ADTO # 75 - August 20, 1999
PART 1: Upcoming Chats
PART 2: Project News
PART 3: Midway through the Test
Thursday, August 26, at 1:00 p.m. PDT
Practice Chat with Oran Cox
For more info:
Tuesday, September 14, 1999, 12 PM Pacific Time:
Dan Cooper, instrumentation technician
Dan has many responsibilities in the twelve-foot pressure wind
tunnel. He manufactures tables and test equipment, and connnects various
control lines. With the help of a special pressure measuring system, he
also monitors the pressure of the lines and electrical connections.
Additionally, Dan helps assemble wind tunnel test models, and ensures all
test equipment is prepared preoperly for use in the wind tunnel.
Read Dan Cooper's profile prior to joining this chat.
Registration for this chat will begin on August 31.
We are following several aeronautics research projects at NASA Ames
Research Center this summer and will be bringing them to you in the Fall,
stay posted for more news.
- - - - - - -
Follow a Wind Tunnel Test of the Airliner of the Future
Meet the people from NASA who have been planning and working this
Read their compelling field journals as they surmount problems and the
Learn more about High Speed Research.
The model is in the tunnel, and air is about to start blowing. Make a
- - - - - - -
Summer Air Travel Contest
Only 11 days left to submit your entry!! Entries due August 18, 1999.
This a special summer contest for Aerospace Team Online. This contest is
open to all students between the grades of fourth through twelfth.
For this contest, we ask students to help researchers here at NASA solve
the air travel traffic problems. For more information go to
[Editor's Note: Mina Cappuccio is the NASA Ames research engineer on
the low speed test of the High Speed Civil
Transport Technology Concept low speed test of the High Speed Civil Transport
Technology Concept Airplane model. Read her biography at http://quest.arc.nasa.gov/aero/team/cappuccio.html
MIDWAY THROUGH THE TEST
By Mina Cappuccio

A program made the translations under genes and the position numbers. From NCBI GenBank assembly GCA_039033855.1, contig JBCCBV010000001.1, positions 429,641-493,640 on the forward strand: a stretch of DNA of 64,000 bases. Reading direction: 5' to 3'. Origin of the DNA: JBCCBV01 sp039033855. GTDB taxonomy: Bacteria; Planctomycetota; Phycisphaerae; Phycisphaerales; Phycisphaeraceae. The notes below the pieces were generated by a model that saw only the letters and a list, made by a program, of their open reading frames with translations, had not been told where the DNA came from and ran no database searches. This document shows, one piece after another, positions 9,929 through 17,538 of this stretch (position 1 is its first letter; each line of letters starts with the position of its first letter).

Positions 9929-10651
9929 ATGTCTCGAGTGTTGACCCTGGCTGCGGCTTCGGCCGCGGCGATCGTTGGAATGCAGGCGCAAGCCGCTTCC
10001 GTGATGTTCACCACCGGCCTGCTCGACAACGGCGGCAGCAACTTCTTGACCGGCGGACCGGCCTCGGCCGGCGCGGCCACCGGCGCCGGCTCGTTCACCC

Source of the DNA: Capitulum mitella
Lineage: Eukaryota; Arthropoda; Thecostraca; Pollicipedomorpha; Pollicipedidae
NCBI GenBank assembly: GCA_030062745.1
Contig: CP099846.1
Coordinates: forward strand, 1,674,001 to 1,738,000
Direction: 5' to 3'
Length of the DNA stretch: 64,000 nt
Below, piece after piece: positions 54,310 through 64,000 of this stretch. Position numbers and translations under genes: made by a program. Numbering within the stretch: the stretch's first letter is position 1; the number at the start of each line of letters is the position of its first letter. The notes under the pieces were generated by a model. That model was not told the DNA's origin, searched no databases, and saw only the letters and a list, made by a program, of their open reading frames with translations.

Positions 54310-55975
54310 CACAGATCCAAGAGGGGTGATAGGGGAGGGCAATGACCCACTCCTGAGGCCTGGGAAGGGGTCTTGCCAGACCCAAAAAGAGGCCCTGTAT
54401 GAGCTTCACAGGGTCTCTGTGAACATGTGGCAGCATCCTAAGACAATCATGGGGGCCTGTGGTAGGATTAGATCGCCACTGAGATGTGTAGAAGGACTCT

August 18, 1999
We began testing the Wing 3 configuration on August 4th. We have obtained
lots of data. We ran Wing 3 with zero flaps and with tails on off. We use
zero flaps as a benchmark to measure our increments from. We tested the
optimum Leading Edge and Trailing Edge configurations based on the TCA-4
test. We ran that with tail on and tail off then we tested it with
different tail angles (stab angles). The tail rotates manually and we can
test different rotation angles.
Then we did a bunch of performance and stability and control (S&C) runs.
Performance runs are always pitch polars with a Beta or sideslip angle set
to zero. A pitch polar means we get data at different angles of attack.
This was done at low and high Q, where Q stands for dynamic pressure. It
directly correlates to Reynolds Numbers (RN). Low Q means low RN and a
high Q means high RN. This part of the test goes back to our test
objectives. Our first objective was to try to figure out what the best
leading edge and trailing edge flap configuration was and to try to figure
out what the Reynolds Number effect is on the best flap configuration.
We also did a bunch of stability and control (S&C) runs. These are usually
Beta sweeps at a constant angle of attack. Or angle of attack sweeps at a
constant beta. These runs look at the lateral and directional stability,
including, pitching moment, rolling moment, and yawing moment.
For the plain flap optimal configuration we did flow visualizations for
three angles of attack. To do this we painted an oil and tempera powder
mixture on the wing and then took pictures of the patterns on the wing
made by the air flow over the oil.
We tested what we thought would be the optimum configuration and then we
started changing the deflection angle of the outboard leading edge. Then
we started playing around with the trailing edge deflection angles to see
if there was an optimum deflection angle. This was an incremental step by
step process where we tried to optimize the flaps. In the end we found
that our estimate of the best outboard leading edge was correct. We also
found a better deflection angle for the inboard leading flaps. This was
one of the new flaps we had built especially for this test. This was good
news. Most of this was tested at low pressure. Then we did more low and
high Reynolds numbers (Q) testing on the best model shape and more tests
with tails on and tails off. Then we did more S&C testing and then we were
done up with the plain flaps.
From our test objectives we had planned to look at three different
configurations: plain, variable camber, and sealed slat to optimize the
shape of the wing at the Leading Edge for different deflection angles.
Next we were planning to do trim runs with the canard, but we skipped that
because we are behind schedule and if we have to cut some of the runs at
the end we might cut these.
Now we are in the middle of the optimization of the variable camber
leading edge flaps. We started this on Friday, August 13, 1999. So far we
have figured out what the best outboard and inboard flaps are and we have
done some flow visualization studies. This information will go to the
CFDer's, computational fluid dynamic researchers. Throughout the test plan
the runs have different researchers in mind. Just this morning we finished
the trailing edge flap study and picked the best trailing edge flap.